A Math Dilemma

Enough seriousness for the moment. This one is just for fun.

Okay, there is an error in here (obviously), but see if you can find it. (Note: The "^" symbol means "to the power of", so that "a^2" means "a to the power of 2" or "a squared".

Let a=b

Thus: a^2=ab

Add a^2 to both sides: a^2 + a^2 = a^2 + ab

Or: 2a^2 = a^2 + ab

Subtract 2ab from both sides: 2a^2 – 2ab = a^2 + ab – 2ab

Or: 2a^2 – 2ab = a^2 – ab

This can be factored to: 2(a^2 – ab) = 1(a^2 – ab)

If you divide both sides by a^2 – ab, you get: 2 = 1

Sunday, June 25, 2006

Consider the birds - The Babies

I’ve seen it more than once, but this incident with the grackles was the picture-perfect account.

It was late spring. The mating had taken place, and the parents were rearing their children. I had been buzzed more than once for walking too close to a mockingbird’s nest (which, of course, I never did see). But the little ones were now starting to fly. They would accompany their parents on foraging exercises to learn how to take care of themselves outside the nest.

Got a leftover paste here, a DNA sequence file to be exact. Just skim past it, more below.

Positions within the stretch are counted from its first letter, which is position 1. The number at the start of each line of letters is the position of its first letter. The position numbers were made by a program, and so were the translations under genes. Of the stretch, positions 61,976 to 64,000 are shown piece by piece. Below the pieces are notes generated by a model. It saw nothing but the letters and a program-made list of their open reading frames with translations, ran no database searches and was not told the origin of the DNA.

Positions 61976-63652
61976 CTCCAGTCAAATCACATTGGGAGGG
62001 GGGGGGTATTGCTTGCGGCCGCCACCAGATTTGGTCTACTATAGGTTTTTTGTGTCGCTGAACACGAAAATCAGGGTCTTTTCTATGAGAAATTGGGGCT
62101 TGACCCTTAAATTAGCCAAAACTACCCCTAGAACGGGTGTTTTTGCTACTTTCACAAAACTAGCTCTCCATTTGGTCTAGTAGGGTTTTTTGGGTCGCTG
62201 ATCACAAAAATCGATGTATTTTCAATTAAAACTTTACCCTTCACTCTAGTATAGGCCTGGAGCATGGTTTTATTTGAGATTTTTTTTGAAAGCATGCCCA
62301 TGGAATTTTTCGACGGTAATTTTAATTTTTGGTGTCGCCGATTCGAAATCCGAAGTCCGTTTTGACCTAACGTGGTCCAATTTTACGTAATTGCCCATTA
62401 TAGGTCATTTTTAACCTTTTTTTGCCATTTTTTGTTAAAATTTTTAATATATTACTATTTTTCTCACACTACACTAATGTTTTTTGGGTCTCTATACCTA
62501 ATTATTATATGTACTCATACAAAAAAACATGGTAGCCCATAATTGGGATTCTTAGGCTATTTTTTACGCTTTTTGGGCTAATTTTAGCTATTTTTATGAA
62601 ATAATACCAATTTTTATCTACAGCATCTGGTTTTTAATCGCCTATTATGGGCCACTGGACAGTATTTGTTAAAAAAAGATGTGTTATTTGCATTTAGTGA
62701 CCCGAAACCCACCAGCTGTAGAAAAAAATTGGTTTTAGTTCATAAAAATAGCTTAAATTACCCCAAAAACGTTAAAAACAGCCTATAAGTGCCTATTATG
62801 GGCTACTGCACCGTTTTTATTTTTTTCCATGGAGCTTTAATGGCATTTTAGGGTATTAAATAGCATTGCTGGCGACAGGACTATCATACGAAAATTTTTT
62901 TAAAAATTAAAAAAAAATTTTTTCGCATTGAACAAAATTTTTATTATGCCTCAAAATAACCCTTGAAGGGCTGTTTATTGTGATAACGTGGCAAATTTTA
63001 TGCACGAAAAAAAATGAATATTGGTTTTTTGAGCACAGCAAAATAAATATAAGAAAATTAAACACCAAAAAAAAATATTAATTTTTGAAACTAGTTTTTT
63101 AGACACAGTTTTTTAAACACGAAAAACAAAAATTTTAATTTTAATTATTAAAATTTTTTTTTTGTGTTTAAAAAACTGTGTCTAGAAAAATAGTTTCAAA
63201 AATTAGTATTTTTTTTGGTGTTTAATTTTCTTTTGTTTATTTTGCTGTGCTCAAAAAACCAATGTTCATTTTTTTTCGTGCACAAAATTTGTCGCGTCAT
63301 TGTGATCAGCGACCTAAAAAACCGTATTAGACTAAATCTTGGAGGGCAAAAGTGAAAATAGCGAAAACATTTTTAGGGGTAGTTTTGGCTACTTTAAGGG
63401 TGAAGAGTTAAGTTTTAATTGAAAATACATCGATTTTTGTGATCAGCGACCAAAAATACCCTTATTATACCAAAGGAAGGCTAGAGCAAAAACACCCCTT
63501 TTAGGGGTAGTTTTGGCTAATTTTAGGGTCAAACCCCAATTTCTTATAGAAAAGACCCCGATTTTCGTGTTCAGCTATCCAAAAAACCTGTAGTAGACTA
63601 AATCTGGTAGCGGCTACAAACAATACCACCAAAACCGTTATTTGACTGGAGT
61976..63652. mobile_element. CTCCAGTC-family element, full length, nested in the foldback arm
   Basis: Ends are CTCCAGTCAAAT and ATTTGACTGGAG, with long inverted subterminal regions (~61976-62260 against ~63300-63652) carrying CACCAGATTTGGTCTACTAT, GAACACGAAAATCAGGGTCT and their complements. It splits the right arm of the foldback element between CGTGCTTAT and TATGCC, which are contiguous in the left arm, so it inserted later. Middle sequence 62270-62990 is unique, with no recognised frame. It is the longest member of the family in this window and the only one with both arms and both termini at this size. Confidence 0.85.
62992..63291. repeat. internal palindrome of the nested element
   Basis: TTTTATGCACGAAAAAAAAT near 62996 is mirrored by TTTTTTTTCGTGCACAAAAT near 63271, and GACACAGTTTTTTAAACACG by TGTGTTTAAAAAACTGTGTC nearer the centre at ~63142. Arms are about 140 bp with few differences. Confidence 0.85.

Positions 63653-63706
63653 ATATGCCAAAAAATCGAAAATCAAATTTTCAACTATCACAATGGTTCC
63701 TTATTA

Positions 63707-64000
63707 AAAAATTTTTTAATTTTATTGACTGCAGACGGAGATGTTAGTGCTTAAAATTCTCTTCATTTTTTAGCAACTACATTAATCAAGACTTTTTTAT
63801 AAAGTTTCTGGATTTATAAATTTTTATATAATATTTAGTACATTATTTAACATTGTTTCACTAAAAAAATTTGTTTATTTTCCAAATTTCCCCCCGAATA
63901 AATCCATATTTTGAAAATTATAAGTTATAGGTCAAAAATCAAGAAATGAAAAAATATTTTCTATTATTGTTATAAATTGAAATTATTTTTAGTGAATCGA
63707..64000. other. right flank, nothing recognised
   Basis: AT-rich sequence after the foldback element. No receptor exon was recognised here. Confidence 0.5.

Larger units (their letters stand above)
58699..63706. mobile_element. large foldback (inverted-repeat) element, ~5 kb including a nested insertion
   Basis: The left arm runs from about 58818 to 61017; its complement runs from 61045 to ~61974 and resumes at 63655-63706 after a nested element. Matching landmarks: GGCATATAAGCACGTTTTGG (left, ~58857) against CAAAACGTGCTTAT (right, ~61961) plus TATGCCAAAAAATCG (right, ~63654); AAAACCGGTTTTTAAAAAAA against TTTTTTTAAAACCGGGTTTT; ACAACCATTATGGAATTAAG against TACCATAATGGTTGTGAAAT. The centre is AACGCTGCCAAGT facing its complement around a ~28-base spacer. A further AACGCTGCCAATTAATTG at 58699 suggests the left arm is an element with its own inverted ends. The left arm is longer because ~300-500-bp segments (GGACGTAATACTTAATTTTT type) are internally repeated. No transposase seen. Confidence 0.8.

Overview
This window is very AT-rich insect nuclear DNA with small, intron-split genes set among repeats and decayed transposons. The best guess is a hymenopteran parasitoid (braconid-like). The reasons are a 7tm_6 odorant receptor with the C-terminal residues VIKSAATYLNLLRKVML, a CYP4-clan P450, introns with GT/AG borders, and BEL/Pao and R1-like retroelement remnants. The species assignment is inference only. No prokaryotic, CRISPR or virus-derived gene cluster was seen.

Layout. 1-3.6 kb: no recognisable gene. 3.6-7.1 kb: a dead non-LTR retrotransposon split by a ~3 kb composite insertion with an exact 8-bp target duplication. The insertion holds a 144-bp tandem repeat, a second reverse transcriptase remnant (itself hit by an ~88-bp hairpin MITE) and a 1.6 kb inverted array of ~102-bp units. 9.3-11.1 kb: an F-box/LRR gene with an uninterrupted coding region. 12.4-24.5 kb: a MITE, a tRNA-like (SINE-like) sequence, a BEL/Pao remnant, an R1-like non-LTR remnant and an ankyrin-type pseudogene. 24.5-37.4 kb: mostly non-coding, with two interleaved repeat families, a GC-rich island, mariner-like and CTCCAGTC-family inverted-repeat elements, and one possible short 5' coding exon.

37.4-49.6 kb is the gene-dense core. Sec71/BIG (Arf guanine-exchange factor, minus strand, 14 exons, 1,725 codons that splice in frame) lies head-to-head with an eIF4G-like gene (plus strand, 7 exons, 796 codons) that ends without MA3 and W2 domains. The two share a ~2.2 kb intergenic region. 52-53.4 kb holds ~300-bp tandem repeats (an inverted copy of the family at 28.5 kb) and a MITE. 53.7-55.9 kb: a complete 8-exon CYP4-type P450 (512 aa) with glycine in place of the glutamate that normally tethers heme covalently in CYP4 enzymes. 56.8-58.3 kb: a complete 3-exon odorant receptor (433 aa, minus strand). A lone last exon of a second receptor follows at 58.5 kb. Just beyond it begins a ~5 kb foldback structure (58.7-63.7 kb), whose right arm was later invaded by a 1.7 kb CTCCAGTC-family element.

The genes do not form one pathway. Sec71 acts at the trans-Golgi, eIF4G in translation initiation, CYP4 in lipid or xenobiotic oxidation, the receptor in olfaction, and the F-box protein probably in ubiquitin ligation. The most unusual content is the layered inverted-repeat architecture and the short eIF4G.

One day a female great-tailed grackle flew in and landed under a nearby tree. Immediately behind her was "Junior". Junior was nearly her size, fully feathered … and loud. He (I’m assuming "he" for the sake of pronoun differentiation) hopped about, squawking at his mother, mouth agape, waiting, no, demanding to be fed. She looked around the sparse ground, then leapt upward and was airborne. Junior watched her go, and stopped his noisemaking. There was, in fact, a thing or two to eat, so he picked at the plants and ground. But a moment later, mom returned, a prized soda cracker in her beak. Junior was at it again, squawking and hopping, mouth wide open. Mom started breaking off pieces of the cracker and putting them in his mouth. He willingly accepted, gulped it down, and demanded more. At one point, mom broke off a larger than usual piece, and it didn’t slide nicely into Junior’s mouth. He spit it out and squawked some more, demanding that she feed him bite-sized pieces, not these things that require some work (like chewing). Mom dutifully picked up the too-big piece, broke it down, and continued to feed Junior until the cracker was gone … and mom had none.